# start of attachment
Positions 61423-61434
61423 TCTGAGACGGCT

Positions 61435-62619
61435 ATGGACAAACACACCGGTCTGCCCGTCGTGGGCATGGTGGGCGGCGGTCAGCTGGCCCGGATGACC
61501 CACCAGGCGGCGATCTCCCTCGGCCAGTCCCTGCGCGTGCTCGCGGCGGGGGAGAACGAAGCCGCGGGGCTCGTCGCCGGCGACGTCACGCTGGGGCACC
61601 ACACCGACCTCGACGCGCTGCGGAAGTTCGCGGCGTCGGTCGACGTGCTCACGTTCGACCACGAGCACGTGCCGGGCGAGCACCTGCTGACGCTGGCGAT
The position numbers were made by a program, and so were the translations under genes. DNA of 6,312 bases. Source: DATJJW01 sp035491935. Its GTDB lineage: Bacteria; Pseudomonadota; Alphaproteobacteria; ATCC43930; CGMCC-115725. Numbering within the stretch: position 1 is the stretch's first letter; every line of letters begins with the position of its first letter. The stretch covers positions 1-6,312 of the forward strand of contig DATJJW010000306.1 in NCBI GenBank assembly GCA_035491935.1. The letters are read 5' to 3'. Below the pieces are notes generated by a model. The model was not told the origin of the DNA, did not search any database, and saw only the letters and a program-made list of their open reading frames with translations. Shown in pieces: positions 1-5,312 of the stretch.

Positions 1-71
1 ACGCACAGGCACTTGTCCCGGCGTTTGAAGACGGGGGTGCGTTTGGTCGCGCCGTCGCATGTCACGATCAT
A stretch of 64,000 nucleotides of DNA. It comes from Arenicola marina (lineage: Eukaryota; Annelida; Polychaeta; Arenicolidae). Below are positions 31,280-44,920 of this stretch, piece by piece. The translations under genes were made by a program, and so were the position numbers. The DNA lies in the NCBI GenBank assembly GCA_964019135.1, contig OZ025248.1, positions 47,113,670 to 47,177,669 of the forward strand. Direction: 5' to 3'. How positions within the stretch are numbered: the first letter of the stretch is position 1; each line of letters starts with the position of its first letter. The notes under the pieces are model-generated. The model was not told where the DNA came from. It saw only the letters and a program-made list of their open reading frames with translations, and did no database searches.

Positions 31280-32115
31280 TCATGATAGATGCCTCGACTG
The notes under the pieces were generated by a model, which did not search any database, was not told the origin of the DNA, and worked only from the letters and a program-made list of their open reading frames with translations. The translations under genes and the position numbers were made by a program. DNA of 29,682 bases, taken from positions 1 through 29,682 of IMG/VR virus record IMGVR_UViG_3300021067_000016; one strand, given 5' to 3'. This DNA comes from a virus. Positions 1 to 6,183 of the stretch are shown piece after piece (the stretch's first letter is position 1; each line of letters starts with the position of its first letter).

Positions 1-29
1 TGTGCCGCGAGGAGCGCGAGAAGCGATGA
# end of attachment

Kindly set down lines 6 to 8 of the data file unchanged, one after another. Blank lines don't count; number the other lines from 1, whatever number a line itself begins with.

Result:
61601 ACACCGACCTCGACGCGCTGCGGAAGTTCGCGGCGTCGGTCGACGTGCTCACGTTCGACCACGAGCACGTGCCGGGCGAGCACCTGCTGACGCTGGCGAT
The position numbers were made by a program, and so were the translations under genes. DNA of 6,312 bases. Source: DATJJW01 sp035491935. Its GTDB lineage: Bacteria; Pseudomonadota; Alphaproteobacteria; ATCC43930; CGMCC-115725. Numbering within the stretch: position 1 is the stretch's first letter; every line of letters begins with the position of its first letter. The stretch covers positions 1-6,312 of the forward strand of contig DATJJW010000306.1 in NCBI GenBank assembly GCA_035491935.1. The letters are read 5' to 3'. Below the pieces are notes generated by a model. The model was not told the origin of the DNA, did not search any database, and saw only the letters and a program-made list of their open reading frames with translations. Shown in pieces: positions 1-5,312 of the stretch.

Positions 1-71